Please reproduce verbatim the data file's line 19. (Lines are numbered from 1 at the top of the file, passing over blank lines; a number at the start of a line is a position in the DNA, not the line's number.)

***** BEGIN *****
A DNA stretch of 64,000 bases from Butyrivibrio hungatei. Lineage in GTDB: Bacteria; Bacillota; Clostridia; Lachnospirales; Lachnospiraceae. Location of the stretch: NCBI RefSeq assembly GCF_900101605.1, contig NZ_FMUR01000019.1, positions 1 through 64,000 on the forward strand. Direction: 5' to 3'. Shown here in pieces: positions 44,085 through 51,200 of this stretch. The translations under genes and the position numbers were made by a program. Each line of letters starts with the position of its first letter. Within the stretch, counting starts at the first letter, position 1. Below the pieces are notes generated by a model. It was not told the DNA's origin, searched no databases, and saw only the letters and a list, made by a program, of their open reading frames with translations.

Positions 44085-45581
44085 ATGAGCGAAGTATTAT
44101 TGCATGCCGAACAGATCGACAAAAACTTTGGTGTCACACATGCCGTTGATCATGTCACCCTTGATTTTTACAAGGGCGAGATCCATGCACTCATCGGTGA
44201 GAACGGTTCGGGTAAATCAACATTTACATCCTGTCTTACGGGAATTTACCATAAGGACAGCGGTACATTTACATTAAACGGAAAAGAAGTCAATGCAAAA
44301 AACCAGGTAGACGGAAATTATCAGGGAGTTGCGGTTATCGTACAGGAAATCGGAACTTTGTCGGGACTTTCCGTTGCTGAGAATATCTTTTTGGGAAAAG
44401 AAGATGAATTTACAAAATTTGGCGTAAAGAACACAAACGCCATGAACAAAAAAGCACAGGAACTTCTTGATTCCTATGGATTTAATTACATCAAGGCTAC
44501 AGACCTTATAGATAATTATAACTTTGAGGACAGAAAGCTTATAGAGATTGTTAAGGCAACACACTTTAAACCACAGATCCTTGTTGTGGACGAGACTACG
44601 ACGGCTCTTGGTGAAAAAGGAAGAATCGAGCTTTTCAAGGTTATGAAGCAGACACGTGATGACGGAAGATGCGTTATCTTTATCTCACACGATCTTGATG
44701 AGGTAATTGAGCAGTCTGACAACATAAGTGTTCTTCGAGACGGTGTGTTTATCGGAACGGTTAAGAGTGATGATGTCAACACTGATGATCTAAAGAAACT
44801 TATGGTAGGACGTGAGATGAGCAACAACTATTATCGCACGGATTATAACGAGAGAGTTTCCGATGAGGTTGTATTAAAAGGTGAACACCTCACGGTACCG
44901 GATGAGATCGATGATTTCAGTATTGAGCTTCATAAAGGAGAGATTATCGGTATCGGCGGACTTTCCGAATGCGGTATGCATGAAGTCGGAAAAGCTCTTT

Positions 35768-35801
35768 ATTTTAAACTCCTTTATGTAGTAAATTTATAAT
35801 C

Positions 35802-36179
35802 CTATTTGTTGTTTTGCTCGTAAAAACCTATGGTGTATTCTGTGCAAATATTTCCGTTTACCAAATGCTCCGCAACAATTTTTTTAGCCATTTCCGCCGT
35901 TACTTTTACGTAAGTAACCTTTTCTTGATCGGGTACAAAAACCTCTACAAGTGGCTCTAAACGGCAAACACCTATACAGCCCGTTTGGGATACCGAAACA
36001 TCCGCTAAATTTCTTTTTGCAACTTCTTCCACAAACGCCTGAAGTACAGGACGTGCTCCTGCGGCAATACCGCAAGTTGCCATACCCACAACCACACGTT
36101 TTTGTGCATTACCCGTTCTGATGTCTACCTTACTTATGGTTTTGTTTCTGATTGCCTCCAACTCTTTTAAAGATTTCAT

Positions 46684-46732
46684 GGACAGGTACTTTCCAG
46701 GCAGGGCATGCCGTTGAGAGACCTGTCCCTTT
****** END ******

36001 TCCGCTAAATTTCTTTTTGCAACTTCTTCCACAAACGCCTGAAGTACAGGACGTGCTCCTGCGGCAATACCGCAAGTTGCCATACCCACAACCACACGTT